Both Trump and the EU use China for very similar reasons, but with different terms. The West is still struggling with what it needs from China, and whether it wants to get rich and become a major sponsor or become poorer and flood Western markets with cheaper and cheaper goods. Expect more renminbi devaluation.
The EU is “rebalancing these relations” with China. This was announced in an interview with Chatham House by the EU Ambassador to the United Kingdom, Joao Valais de Almeida. This is not about “isolation” or “conspiracy” with China, but about solving problems. We have different value systems in the field of human rights and other areas. ”
A rather remarkable statement, which could be made only from a relatively little-known EU official, if it were based on the solid support of the highest echelons of the EU in Brussels, which, in turn, would not go to such a militant politician if they did not have gilded support from France and Germany.
Thus, for several weeks, when the EU was caught red-handed by editing its own internal report, which China criticized for its role of COVID-19 – and media coverage – now we seem to be in the midst of an EU waking up collapsing our own economy and political disaster ensued, which could be the end of the EU as we know it.
The EU is starting to think about protectionism and is going to establish new relations with China, which, as we have to assume, means reducing Beijing’s attacks on its goods by raising tariffs.
In the U.S., analysts also say the U.S.-China deal is dead in water, mainly because of the crown that hit world oil prices, which hit the first phase of the Trump deal, in which China bought huge chunks of oil. and gas from the USA at higher prices. In fact, for much of this year, China’s energy needs have also plummeted due to the chaos and blockages associated with the crown. Trump got a head start by starting with a hand in Chinese agricultural commodities, which fluctuated in many states that supported Trump, but the US president in the “art of bargain” is not really good at making bargains. The essence of a trade transaction is its rigidity and stability. Trump barely lasted a week. Foreign policy, political international politics magazineLet’s say it well.
“Amid falling oil demand and prices caused by the pandemic, it’s now almost certain that China will not be able to achieve its energy procurement goals and expose the recklessness of Trump’s trading strategy,” the statement said. “Although Trump was right about the problematic trade practices of China, the administration’s approach made little sense in the face of the pandemic – and now makes even less sense.”
And many may argue that Trump’s determination to strike a deal with China that helped the blue-collar families return home was somehow related to re-election, according to John Bolton’s book, which shows that the US president has positioned the Chinese prime minister from the start. to help him (Trump) be re-elected. Trump believed that all he needed to achieve a second victory was a deal with China. Noteworthy.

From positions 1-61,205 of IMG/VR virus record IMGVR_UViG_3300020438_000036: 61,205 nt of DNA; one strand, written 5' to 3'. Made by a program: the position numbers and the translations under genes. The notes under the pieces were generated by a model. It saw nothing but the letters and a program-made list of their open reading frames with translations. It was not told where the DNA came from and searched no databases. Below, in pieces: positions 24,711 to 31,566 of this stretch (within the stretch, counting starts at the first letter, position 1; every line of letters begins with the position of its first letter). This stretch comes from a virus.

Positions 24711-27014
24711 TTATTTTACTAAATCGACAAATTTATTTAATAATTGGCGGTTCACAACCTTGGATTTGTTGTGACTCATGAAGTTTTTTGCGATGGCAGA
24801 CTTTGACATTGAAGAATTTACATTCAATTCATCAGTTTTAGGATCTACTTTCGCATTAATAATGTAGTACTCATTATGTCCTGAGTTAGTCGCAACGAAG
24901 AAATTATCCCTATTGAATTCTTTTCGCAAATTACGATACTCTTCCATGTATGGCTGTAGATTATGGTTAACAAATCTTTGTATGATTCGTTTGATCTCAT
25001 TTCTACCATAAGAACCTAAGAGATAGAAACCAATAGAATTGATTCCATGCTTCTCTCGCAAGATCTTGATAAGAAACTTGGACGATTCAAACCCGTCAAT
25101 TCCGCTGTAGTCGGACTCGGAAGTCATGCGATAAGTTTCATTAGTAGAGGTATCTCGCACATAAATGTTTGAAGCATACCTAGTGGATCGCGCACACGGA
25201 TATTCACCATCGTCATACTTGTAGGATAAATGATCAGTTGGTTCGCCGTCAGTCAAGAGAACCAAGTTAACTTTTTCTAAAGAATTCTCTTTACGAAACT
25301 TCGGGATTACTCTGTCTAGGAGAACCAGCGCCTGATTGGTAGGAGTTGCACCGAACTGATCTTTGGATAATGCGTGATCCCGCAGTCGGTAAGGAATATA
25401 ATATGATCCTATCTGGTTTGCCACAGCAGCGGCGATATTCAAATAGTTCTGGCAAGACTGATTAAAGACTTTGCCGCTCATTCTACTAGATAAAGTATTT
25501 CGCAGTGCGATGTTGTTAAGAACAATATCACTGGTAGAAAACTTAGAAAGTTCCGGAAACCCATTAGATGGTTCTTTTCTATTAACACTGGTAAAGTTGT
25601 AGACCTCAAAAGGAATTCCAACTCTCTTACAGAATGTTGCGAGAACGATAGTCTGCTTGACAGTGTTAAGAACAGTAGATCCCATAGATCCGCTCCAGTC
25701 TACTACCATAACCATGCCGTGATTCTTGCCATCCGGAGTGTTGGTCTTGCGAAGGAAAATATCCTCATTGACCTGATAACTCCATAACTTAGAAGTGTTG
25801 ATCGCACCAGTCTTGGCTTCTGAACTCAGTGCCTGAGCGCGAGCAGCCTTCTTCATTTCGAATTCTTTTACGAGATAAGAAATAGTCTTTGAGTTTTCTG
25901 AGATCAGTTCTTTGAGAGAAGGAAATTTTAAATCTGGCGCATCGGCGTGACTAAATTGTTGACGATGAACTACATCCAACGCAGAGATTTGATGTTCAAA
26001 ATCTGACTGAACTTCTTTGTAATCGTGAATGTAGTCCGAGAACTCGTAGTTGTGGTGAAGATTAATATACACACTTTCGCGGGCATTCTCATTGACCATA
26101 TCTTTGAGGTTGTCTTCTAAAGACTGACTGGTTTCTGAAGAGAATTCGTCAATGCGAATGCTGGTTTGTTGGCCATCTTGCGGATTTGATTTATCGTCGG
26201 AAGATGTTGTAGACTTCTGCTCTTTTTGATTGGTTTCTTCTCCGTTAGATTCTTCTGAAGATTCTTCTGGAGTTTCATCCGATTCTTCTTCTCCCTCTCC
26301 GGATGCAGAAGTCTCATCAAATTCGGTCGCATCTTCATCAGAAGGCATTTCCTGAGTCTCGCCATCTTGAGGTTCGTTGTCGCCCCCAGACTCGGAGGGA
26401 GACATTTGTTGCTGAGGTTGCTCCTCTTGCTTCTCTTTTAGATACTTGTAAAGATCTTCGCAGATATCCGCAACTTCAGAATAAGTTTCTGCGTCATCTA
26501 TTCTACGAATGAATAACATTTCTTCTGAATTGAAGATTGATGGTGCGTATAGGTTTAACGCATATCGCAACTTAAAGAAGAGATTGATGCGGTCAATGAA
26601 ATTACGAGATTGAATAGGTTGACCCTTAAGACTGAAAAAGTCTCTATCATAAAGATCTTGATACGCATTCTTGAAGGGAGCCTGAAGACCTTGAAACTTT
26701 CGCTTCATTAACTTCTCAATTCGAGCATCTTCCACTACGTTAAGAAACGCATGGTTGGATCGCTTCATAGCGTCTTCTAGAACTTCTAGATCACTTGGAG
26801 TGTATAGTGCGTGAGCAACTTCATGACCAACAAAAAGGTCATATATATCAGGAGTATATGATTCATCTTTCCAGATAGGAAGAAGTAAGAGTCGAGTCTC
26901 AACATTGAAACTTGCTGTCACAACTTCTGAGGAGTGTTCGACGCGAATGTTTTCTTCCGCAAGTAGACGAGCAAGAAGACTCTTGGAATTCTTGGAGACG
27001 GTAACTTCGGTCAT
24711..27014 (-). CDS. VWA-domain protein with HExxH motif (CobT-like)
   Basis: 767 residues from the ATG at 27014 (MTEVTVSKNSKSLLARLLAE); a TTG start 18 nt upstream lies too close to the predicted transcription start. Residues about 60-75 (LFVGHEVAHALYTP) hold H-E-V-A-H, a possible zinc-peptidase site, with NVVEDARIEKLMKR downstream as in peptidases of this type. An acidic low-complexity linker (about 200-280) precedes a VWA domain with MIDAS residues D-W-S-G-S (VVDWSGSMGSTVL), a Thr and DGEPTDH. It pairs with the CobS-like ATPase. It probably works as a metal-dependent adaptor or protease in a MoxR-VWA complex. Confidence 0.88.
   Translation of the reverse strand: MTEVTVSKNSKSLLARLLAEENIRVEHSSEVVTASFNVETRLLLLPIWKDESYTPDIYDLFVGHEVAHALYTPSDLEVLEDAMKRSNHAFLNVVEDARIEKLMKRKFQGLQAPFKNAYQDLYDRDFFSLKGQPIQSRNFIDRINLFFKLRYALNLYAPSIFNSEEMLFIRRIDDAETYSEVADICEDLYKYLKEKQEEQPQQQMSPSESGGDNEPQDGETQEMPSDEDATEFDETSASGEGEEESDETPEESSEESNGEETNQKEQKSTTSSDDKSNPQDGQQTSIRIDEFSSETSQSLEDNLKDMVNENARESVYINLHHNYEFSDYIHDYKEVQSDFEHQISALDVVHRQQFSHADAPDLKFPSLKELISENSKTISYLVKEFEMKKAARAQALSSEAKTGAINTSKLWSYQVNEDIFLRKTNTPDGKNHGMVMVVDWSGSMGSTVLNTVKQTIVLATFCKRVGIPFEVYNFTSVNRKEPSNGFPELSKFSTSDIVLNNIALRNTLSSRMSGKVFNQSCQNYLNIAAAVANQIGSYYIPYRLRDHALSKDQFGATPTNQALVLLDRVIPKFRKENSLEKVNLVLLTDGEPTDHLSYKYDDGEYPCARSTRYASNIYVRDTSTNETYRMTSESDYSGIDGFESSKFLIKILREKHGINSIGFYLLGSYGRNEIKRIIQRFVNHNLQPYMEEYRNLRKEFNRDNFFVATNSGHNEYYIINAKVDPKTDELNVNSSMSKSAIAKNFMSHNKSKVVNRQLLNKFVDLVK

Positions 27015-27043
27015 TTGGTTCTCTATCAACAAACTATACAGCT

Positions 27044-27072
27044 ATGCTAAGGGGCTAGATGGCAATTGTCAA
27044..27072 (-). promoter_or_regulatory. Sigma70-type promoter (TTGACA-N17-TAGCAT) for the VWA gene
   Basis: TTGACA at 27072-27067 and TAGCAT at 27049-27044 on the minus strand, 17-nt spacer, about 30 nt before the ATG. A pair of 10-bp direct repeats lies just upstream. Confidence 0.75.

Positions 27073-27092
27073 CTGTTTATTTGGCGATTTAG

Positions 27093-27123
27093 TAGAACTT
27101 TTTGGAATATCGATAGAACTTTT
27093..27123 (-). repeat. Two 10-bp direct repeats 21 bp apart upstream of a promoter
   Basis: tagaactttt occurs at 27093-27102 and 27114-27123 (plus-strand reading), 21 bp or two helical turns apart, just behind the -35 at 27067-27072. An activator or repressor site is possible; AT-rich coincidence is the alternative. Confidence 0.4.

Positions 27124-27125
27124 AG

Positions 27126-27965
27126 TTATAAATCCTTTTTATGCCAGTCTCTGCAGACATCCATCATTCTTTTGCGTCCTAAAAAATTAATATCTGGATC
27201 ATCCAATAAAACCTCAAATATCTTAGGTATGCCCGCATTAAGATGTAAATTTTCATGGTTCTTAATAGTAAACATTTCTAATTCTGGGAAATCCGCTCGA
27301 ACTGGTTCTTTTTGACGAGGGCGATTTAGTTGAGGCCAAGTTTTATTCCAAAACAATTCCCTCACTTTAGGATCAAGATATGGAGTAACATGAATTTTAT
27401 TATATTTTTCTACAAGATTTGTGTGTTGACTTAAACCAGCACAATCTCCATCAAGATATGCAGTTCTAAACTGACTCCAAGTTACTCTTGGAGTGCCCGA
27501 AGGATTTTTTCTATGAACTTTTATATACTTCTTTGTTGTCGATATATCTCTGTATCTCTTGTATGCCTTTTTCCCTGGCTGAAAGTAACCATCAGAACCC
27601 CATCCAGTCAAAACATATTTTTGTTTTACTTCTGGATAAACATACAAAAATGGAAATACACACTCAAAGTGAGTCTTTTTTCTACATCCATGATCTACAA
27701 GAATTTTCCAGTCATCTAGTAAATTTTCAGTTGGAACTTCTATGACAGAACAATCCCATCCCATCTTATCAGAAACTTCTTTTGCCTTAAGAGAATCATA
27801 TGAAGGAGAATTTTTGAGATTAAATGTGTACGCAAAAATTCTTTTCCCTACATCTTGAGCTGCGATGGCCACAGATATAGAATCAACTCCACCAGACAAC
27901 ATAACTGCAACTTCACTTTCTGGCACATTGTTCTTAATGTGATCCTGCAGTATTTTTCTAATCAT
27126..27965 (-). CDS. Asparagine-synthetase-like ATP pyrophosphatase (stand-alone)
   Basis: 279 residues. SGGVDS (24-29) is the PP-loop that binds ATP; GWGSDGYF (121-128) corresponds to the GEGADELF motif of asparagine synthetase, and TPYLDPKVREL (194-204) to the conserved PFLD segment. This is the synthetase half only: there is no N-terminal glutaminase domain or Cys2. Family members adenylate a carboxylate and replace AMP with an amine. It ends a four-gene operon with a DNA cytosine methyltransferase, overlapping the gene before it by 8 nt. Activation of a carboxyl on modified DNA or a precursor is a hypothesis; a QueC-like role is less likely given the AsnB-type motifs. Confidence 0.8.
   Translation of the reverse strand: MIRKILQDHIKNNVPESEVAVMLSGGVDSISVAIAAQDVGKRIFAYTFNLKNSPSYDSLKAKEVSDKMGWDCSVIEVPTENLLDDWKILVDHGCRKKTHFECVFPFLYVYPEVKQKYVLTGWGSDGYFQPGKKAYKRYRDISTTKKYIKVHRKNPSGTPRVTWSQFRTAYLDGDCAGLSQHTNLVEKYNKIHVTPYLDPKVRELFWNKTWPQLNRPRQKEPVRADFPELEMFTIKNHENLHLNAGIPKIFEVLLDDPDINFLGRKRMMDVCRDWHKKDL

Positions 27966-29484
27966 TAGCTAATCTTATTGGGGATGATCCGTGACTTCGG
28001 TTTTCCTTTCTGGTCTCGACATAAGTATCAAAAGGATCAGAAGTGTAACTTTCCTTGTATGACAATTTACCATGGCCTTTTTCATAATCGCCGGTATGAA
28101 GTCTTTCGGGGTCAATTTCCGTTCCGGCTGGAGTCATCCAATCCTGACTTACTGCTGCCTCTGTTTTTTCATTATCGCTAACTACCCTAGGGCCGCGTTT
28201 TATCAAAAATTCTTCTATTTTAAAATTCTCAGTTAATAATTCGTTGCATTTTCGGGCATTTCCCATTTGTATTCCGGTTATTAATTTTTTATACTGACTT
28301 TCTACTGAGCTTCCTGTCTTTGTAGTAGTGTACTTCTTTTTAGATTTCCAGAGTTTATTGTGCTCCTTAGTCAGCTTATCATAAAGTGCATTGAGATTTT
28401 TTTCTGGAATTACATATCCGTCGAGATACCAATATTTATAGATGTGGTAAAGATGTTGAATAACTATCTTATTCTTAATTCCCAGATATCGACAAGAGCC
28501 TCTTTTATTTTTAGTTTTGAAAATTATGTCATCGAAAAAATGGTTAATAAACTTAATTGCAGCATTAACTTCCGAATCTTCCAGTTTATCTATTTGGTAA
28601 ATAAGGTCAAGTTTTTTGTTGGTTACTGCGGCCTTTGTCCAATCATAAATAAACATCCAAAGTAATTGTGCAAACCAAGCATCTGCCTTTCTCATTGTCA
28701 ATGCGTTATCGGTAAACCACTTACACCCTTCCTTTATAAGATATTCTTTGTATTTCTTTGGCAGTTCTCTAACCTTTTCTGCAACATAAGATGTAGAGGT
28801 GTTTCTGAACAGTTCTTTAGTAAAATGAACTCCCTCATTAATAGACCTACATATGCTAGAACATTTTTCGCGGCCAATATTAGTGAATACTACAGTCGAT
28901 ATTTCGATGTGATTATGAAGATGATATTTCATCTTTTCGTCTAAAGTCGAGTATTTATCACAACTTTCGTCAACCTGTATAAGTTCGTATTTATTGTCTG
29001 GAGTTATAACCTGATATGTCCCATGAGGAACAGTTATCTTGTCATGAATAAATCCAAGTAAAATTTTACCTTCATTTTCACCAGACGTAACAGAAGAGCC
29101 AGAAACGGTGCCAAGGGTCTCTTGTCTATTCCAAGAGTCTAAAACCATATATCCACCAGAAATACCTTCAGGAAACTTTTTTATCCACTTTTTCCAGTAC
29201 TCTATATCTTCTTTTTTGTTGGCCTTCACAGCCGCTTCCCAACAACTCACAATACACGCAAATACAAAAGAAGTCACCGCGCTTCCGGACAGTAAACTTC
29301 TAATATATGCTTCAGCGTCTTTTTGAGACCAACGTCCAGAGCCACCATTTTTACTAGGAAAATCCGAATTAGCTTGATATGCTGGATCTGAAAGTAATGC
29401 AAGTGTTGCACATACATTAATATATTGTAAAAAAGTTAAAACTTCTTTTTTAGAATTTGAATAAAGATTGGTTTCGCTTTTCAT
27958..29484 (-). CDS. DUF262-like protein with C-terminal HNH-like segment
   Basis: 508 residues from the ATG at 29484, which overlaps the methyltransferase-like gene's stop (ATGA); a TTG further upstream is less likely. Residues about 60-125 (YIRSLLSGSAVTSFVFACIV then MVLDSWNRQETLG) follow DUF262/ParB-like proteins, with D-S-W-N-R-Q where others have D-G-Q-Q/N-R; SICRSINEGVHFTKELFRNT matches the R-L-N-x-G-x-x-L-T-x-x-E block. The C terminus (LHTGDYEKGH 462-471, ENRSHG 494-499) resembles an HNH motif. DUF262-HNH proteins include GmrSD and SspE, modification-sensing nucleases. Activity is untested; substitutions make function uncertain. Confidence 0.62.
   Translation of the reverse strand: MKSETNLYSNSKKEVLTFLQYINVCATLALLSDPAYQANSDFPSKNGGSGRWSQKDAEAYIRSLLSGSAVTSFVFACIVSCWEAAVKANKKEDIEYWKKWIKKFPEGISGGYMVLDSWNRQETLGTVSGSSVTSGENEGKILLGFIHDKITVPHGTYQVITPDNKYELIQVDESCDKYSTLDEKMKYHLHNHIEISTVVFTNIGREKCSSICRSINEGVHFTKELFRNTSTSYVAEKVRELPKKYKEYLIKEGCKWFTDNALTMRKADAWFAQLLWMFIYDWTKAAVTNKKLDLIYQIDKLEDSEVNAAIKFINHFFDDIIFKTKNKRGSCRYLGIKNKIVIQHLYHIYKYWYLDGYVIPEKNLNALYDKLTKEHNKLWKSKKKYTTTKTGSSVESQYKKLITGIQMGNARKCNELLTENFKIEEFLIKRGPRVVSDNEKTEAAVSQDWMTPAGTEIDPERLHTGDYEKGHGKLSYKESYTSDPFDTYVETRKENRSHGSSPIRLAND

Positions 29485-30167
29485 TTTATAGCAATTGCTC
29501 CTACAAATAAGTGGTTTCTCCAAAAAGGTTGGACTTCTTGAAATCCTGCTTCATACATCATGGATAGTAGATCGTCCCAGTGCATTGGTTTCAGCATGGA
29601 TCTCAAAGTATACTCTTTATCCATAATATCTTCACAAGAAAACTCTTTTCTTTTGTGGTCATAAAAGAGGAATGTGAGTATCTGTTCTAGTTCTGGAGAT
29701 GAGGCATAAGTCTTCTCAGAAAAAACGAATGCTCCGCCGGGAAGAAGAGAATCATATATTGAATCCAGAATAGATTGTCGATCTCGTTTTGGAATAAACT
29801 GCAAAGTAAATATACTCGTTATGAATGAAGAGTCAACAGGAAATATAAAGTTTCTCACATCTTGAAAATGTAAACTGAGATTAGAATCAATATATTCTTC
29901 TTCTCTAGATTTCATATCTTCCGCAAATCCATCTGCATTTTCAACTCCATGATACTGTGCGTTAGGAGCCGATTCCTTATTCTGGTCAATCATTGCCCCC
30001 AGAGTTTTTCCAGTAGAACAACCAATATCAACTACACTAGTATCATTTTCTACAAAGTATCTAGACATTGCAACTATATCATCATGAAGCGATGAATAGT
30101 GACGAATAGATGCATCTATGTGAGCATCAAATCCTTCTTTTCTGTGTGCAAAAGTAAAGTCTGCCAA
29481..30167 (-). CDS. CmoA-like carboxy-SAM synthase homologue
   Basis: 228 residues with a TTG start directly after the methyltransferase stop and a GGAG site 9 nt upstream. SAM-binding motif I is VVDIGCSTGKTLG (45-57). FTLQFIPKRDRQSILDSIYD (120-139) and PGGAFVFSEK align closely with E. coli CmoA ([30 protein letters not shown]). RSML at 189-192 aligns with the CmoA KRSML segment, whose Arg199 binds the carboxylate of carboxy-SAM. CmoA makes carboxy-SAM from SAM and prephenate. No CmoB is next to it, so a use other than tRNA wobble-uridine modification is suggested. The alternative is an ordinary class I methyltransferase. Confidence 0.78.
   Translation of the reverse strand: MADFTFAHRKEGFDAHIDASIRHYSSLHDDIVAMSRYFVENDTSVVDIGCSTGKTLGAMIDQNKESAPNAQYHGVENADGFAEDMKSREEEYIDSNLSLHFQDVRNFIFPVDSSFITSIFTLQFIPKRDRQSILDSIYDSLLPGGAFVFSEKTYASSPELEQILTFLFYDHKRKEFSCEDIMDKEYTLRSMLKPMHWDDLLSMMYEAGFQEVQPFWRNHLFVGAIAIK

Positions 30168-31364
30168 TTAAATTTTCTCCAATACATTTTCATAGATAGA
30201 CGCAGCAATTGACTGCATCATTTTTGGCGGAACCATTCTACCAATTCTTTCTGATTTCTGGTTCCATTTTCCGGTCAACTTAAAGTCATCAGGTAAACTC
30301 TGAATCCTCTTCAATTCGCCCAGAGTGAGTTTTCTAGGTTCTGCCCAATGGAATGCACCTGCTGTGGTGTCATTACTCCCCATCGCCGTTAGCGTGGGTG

The tightening of both rhetoric and action now from Trump, as the agreement falls apart, was inevitable. Almost like an annoying child, when it becomes clear that Beijing cannot fulfill its part of the deal, Trump goes into self-preservation mode to deflect blame. Barely in an instant, the American media announce the news sanctions against China in its registered concentration camps against Muslim groups that, according to Bolton, he secretly had supported all together with Xi, which, according to the former head of National Security, was “the right thing,” according to Trump.
After almost a few seconds, it seems that if China cannot serve Trump with his special needs, he should become the enemy and at least generate the necessary media traffic, which continues to receive Trump in the front pages. And this is what is being played out now. Beijing already sees the game and is ready to play this role.
“We again urge the US side to immediately correct their mistakes and stop using this Xinjiang law to harm China’s interests and interfere in China’s internal affairs,” the ministry said in a statement.
“Otherwise, China will decisively take countermeasures, and all the ensuing consequences should be borne entirely by the United States.”
It sounded like a pretty clear threat from China. It is noteworthy that Trump, despite the loss to business and the negative impact on American companies in China, is pleased to tighten relations with China. In fact, there is no limit to what he can do to be re-elected – even to make friends with the Taliban, if that is what is needed.
More notably, the EU seems to follow suit, explaining why they should be tougher with China. Its political survival after the next European election in 2024.
Due to the catastrophic impact on the EU economy, many member states – not only Italy and Spain, which have been particularly hard hit – will themselves have to make tough decisions that would anger angry voters about how to hold China accountable for the pandemic. The EU will be forced to follow this trend for its own survival, because for those member states where a political institution saves its seats, scapegoats will be required. The game on charges will make of the losers of the EU and its crazy ideas a superpower.
Some political elites will blame Brussels and achieve some success in this. And it’s as if EU leaders are already ahead of the game if one of his “ambassadors” in London can openly comment on the press, which speaks of a new relationship with China. Xi and his ministers will patiently wait for Trump to fall on his own sword in November, as the scandal escalates and pressure on the Republican Party reaches its limit. For the EU, however, there is a longer game with higher stakes. But can Brussels reach 2024?